A while back, fellow blogger Al Alborn predicted that the debacle Wally Convington precipitated over his attempt to funnel about $200,000 in taxpayer money to the charity his wife runs would end the practice of allowing supervisors to dole out excess “magisterial district funds.” It looks like Al was right, with Supervisor Pete Candland making a motion on Tuesday that will likely be the final battle in the county over this slush fund.
Last November the writing was on the wall, and Alborn nailed it:
After pondering this a bit, it occurred to me that Supervisor Covington might have done Prince William County a great service. Most people are against discretionary funds; however, not enough to force change. This rather egregious misuse (IMHO) of public funds might just be the catalyst for change we need to finally reform the use and distribution of discretionary funds (or, more to the point, eliminate them).
Candland’s motion has caught not only the attention of Alborn, but the Washington Post and InsideNova as well, which are jumping on this story so quickly they haven’t even had a chance to interview Supervisor Candland about his intentions yet and are basing their stories solely on the video record of Tuesday’s meeting of the Board of County Supervisors. We haven’t had the media rush towards a story this quickly since the illegal immigration debate started back in 2007. As far as political hay goes, everyone outside of these supervisors think this practice of handing out taxpayer cash to friends, family and political allies is deplorable and no supervisor I’ve spoken with is eager to defend the practice, making it one of those stories the media just can’t get enough of. It’s journalistic red meat, to the extent the term “journalism” actually retains any meaning these days.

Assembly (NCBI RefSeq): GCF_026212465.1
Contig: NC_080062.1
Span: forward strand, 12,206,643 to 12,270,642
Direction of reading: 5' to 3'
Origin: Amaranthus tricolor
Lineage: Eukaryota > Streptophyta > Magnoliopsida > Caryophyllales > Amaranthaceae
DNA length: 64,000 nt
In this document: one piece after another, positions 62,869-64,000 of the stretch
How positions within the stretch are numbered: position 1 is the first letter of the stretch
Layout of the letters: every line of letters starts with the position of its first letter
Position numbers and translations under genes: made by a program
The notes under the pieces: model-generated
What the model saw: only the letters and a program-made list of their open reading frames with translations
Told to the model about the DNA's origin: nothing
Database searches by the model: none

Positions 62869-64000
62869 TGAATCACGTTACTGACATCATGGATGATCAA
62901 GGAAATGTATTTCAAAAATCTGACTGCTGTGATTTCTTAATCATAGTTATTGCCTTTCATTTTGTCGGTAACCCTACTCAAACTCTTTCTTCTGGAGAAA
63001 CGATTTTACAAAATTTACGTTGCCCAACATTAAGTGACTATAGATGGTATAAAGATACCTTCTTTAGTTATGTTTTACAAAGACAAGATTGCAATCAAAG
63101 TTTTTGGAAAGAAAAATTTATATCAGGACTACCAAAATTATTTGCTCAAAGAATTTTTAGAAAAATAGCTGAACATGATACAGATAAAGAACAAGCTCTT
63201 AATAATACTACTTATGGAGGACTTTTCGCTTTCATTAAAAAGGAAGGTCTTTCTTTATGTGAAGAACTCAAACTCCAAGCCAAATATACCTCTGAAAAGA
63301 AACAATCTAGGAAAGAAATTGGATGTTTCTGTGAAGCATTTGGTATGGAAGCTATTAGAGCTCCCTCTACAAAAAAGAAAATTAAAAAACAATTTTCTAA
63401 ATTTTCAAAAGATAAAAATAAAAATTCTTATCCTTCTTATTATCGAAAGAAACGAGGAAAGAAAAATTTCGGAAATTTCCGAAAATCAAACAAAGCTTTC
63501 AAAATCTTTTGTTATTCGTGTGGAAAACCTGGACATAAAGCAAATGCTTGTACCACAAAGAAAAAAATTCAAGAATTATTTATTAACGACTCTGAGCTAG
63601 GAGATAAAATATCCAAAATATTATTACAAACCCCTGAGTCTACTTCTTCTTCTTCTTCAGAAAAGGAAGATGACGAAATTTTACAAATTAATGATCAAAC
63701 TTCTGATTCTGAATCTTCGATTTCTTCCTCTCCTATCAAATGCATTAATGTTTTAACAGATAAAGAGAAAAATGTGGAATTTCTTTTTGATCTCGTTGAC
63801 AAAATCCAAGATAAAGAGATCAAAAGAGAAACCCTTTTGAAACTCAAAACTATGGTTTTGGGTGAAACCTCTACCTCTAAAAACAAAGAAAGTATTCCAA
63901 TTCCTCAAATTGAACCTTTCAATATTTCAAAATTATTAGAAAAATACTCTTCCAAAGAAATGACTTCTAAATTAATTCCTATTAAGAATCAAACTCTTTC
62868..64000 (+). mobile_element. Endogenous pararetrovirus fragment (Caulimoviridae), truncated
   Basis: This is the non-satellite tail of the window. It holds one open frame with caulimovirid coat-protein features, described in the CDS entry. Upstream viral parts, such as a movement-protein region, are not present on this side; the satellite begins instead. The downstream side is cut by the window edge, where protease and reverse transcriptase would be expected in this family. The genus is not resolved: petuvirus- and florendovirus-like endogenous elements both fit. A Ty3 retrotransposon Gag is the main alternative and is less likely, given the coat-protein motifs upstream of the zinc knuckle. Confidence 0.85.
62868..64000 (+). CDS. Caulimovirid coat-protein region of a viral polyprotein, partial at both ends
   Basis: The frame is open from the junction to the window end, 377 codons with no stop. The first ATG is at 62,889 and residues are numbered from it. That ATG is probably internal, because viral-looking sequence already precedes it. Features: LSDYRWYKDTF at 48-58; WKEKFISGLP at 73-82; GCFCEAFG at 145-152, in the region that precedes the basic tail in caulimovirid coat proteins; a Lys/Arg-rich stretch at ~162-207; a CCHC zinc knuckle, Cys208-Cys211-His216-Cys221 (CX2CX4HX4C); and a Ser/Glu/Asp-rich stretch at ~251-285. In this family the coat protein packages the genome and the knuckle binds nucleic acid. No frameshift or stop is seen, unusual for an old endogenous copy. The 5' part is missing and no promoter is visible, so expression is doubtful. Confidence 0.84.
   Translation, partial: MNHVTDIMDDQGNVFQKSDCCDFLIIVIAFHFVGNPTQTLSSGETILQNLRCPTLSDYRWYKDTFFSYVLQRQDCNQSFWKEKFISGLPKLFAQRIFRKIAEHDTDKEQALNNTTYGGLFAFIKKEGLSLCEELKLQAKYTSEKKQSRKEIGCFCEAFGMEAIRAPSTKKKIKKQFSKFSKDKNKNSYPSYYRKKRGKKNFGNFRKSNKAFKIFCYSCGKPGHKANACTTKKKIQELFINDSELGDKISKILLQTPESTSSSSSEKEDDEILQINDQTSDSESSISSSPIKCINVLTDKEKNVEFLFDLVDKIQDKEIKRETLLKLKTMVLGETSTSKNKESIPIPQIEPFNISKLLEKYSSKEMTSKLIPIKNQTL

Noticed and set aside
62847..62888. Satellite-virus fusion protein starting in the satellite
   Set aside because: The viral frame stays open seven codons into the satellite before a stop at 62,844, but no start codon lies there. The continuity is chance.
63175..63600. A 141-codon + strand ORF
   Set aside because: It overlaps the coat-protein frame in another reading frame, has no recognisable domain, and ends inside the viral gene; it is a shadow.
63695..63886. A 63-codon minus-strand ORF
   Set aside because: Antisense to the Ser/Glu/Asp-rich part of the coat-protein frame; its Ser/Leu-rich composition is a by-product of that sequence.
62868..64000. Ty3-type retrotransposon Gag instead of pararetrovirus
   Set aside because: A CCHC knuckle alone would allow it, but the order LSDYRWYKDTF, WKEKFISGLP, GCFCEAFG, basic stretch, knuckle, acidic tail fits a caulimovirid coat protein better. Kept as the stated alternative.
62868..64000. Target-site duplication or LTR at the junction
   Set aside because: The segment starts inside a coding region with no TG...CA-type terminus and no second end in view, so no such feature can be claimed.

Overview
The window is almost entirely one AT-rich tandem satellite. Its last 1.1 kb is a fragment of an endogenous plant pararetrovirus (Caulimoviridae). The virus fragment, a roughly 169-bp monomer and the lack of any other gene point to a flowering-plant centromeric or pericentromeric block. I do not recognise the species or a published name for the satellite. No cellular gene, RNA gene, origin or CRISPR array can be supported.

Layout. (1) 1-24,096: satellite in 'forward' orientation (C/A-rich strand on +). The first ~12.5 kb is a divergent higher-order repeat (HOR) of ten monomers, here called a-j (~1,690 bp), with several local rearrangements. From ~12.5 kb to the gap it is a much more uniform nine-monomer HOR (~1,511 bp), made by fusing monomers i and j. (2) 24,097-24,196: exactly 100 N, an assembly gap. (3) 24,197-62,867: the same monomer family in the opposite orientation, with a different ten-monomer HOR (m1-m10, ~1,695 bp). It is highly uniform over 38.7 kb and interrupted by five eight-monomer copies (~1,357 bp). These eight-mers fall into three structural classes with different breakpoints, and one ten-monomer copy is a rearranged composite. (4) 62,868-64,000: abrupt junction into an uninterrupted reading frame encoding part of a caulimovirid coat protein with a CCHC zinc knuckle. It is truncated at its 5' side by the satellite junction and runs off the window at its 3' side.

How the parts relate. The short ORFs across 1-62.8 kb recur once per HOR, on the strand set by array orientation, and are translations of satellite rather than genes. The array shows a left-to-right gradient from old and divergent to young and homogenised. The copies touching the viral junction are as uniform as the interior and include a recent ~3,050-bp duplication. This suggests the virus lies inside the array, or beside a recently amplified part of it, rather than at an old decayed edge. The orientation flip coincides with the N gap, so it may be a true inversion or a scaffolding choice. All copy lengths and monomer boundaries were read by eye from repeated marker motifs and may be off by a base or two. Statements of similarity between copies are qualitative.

During this year’s budget season board members treated freshman Supervisor Candland pretty harshly, with Marty Nohe even going so far as to remove park projects from the Gainesville District in this year’s budget after Supervisor Candland wouldn’t play along with a proposed tax hike. Candland was determined to hold the line on taxes and not only given no support on this from fellow board members, but it seemed that some of his colleagues went out of their way to try to ridicule him for pushing for budget savings right up to the very end. Although I don’t think Candland actually decided at that point he was going to fire right back at them at the next opportunity, making the biggest abusers of magisterial district funds like Caddigan, Nohe, Principi and Covington have to take a public stand on whether their slush funds are a good idea in a public vote makes for one hell of a “back atcha” moment.